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Bastian Van Elderen, “Some Archaeological Observations on Paul’s First Missionary Journey,” W.

Ward Gasque & Ralph P. Martin, eds., Apostolic History and the Gospel. Biblical and Historical
Essays Presented to F.F. Bruce. Exeter: The Paternoster Press, 1970. Hbk. ISBN: 085364098X.
pp.150-161.

CHAPTER IX

Some Archaeological Observations on Paul’s First
Missionary Journey
Bastian Van Elderen
[p.151]
In the area of New Testament Studies, Professor F. F. Bruce’s major contribution has been in
his commentaries on the Book of Acts and his special studies in first-century Christianity. To
his brilliant and expansive scholarship not only we of the present generation but those of
generations to come will be debtors. It is a great pleasure to participate in the publication of
this volume in honour of one who is a stellar example of Christian scholarship, genuine
devotion, and loyal stewardship.
In the preface to the first edition of his commentary on the Greek text of the Acts of the
Apostles (published in 1951), Prof. Bruce acknowledges with appreciation the contributions
of Sir W. M. Ramsay when he writes: “I am particularly indebted to the works of W. M.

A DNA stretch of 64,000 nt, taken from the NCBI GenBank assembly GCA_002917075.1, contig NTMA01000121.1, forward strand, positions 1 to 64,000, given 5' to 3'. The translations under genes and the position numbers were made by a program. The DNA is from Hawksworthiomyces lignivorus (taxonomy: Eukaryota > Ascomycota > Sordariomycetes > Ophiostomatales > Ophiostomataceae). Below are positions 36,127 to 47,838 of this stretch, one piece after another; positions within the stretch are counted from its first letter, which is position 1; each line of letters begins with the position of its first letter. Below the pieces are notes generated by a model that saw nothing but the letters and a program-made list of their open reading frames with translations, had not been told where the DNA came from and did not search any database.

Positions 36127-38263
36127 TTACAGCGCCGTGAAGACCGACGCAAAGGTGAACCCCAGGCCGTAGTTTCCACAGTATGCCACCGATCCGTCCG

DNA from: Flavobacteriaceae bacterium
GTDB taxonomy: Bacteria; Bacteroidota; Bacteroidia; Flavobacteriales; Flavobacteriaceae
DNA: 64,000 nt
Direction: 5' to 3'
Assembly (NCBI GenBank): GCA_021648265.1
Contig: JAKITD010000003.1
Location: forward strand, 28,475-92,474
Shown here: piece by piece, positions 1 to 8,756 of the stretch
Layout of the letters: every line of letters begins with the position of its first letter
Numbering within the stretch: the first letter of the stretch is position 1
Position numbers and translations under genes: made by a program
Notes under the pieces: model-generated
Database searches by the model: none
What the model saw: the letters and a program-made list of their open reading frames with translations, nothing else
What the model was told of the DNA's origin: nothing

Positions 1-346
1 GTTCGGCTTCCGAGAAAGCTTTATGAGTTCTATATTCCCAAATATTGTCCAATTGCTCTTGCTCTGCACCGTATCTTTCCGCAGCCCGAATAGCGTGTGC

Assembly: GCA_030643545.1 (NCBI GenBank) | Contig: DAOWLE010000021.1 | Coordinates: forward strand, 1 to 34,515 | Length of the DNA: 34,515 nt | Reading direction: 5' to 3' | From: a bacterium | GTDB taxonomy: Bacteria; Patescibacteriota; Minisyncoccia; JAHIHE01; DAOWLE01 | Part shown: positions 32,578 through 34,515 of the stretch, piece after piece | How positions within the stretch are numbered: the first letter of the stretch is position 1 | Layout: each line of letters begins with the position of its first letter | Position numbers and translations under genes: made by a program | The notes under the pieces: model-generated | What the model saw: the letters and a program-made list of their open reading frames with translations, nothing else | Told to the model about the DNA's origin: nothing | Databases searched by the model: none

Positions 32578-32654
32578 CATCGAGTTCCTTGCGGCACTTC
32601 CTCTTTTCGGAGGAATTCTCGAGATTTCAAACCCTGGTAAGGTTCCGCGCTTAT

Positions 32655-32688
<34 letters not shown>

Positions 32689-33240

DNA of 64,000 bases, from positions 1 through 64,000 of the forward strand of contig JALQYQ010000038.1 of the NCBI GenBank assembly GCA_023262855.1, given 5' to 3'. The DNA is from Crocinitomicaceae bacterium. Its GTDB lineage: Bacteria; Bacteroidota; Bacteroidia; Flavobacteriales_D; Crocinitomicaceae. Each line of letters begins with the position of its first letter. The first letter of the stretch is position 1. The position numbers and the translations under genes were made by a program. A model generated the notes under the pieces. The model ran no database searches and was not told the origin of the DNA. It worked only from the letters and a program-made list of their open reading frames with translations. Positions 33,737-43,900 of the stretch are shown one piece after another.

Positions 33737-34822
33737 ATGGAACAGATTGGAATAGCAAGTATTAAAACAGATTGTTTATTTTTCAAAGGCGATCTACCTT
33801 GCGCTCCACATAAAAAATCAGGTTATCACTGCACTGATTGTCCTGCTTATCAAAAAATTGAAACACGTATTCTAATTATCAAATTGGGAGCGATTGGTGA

Ramsay.1 He reaffirms this in the preface to the second edition in these words: “My debt to
the writings of Sir William Ramsay is evident throughout the book, and I am repeatedly
amazed by modern writers who deal with areas of New Testament scholarship to which
Ramsay made contributions of peculiar value, with hardly so much as a hint that such a
person ever lived.”2 As one interested in New Testament and Early Christian Archaeology
(and especially in Asia Minor where Ramsay worked so extensively), I share Bruce’s
appreciation of Ramsay’s contribution and his dismay that it has had so little impact in New
Testament studies. Ramsay’s pioneer work must be continued and intensified3 and this essay
will attempt to present some new light in one area of Ramsay’s and Bruce’s interests.

I
Sergius Paulus of Acts 13:7
Luke reports (Acts 13:7-12) that on the first missionary journey, when Barnabas and Saul
(Paul) reached Paphos on the island of Cyprus, they
[p.152]

1

The Acts of the Apostles (London, 1951), p. vii.
The Acts of the Apostles (London, 1952), p. viii. I experienced a similar amazement upon discovering that C.
K. Barrett’s Luke the Historian in Recent Study (London, 1961) contains no reference to or citation from
Ramsay’s works. Bruce’s appreciation of Ramsay is also expressed in the Foreword of W. Ward Gasque’s Sir
William Ramsay: Archaeologist and New Testament Scholar (Grand Rapids, 1966), pp. 7-9.
3
This need was also voiced in my article “New Perspectives in Biblical Research,” Calvin Theological
Journal 1 (1966), pp. 180 f.
2